money stock

African Americans in Philadelphia saw their poverty rate decline and household income increase at levels that surpassed citywide averages last year, according to updated U.S. Census Bureau figures.

But the figures do not account for economic devastation caused by the coronavirus pandemic this year.

The Black poverty rate dipped to 26.7% in 2019 from 29.4% the previous year while African-American households saw their inflation-adjusted median income jump 8.3% during the same period to $36,601, according to the U.S. Census Bureau’s American Community Survey (ACS) 1-Year Estimates for 2019.

Philadelphia’s overall poverty rate dropped to 23.3% in 2019 from 24.5% the previous year, according to the survey.

Philadelphia’s inflation-adjusted median household income reached $47,474 last year, an increase of nearly 3% from 2018.

But since March, the pandemic has pushed millions out of work and affected entire industries. The U.S. unemployment rate was 8.4% this month.

In Pennsylvania, 2.1 million people have filed for unemployment claims since March, according to state figures. The Philadelphia non-seasonally adjusted unemployment rate was 18.1% in July, according to the most recent federal figures.

Some groups in Philadelphia were moving in the “right direction” in the recent census survey, but the pandemic has made the data “ancient history,” said sociologist Judith Levine, director of Temple University’s Public Policy Lab.

“The pandemic has likely destroyed all of these gains that were built steadily over a 10-year period,” Levine said.

The disease has disproportionately affected African Americans and people of color, Levine said. And these groups make up a larger share of the industries that were the hardest hit by the pandemic shutdowns.

“So families may be plummeted into poverty,” Levine said.

Each ACS survey provides data — population, poverty, income and scores of other statistics — from the previous year. Data from 2017 should not be compared to other years due to a massive error in data the Census Bureau collected on Philadelphia’s population that year.

Blacks had the second highest poverty rate in the city in 2019, behind Hispanics and Latinos at 40.2% (which ticked up from 37.8% the previous year). Last year Blacks had the highest number of individuals in poverty — 171,581. The white poverty rate was 12.7% in 2019, down from 14.1% the previous year.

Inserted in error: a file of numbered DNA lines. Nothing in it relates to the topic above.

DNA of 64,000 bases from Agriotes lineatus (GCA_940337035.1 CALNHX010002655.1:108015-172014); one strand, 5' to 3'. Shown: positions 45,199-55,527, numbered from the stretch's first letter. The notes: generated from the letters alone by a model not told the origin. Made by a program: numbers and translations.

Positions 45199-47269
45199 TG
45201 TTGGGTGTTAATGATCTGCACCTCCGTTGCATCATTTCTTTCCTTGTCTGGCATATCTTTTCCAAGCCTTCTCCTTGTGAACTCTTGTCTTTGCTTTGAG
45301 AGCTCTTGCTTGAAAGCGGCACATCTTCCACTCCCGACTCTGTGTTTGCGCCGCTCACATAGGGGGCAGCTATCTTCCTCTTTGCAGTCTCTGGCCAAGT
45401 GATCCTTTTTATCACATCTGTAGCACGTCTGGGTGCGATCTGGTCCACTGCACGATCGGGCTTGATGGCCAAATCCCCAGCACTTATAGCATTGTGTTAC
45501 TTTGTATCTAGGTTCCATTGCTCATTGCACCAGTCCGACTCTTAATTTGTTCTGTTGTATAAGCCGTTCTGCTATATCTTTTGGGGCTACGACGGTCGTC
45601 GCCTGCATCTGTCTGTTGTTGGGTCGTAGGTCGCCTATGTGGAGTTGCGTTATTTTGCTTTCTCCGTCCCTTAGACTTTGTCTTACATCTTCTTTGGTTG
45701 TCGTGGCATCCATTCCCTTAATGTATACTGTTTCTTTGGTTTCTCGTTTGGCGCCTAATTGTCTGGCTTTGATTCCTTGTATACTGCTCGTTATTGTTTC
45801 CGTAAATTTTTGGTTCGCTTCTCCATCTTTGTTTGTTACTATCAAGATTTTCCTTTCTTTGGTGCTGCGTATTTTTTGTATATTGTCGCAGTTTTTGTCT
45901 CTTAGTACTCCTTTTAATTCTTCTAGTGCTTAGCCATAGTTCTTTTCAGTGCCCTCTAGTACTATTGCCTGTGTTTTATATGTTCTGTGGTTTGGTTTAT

The deep poverty rate, defined as 50 percent below the federal poverty line, declined negligibly to 170,100 in 2019 from 170,851 the previous year.

Blacks also had the second lowest inflation-adjusted median income in the city behind Hispanics and Latinos — $32,425 — among defined races.

The white inflation-adjusted median income rose 7.8% to $70,034, which was the highest median income in the city.

The child poverty rate fell to 32.1% in 2019 from 34.6% the previous year.

Steven Scott Bradley, chairman of the board of the African American Chamber of Commerce Chamber, was “really surprised” at positive gains African Americans made last year, saying they did not appear consistent with the lack of growth in Philadelphia’s Black business corridors.

Bradley expected African Americans would most likely see setbacks this year.

“The restaurant industry is being killed,” Bradley said. “A lot of small businesses and corridors are going out of business, so you’re seeing vacancies.”

George Matysik, executive director of the Share Food Program, said the nonprofit has seen its food distribution increase six-fold in the past 18 months. The organization now serves more than 1.5 million meals a week in Philadelphia and the region.

Matysik, who oversees one of the largest charitable food agencies in the region, said the pandemic has affected “all communities.”

“Communities that have not had multi-generational poverty have seen high rates of poverty for the first time,” Matysik said, adding, “We’re seeing families in every ZIP code being impacted at levels we’ve never seen before.”

African Americans were over-represented in initial unemployment claims in the city, said Kenney administration spokeswoman Kelly Cofrancisco in an email.

Although African Americans make up 39% of the city’s labor force, they constituted 45% of the initial unemployment claimants between March 15 and Aug. 8, Cofrancisco said. They also make up 52% of recent continuing claims, showing that they were returning to work at lower rates than Philadelphians of other races.

The Kenney administration continued to advocate for a new federal stimulus package to give direct aid to individuals businesses and municipalities, Cofrancisco said.

Although the city had made strides in recent years to reduce its poverty rate, the pandemic was likely to exacerbate those issues that contributed to Philadelphia’s already high poverty rate, Levine said.

“Next year when these numbers come out, I’m just bracing myself,” Levine said. “I think poverty and deep poverty will look really bad both in Philadelphia and nationally.

“It’s a very bleak picture.”

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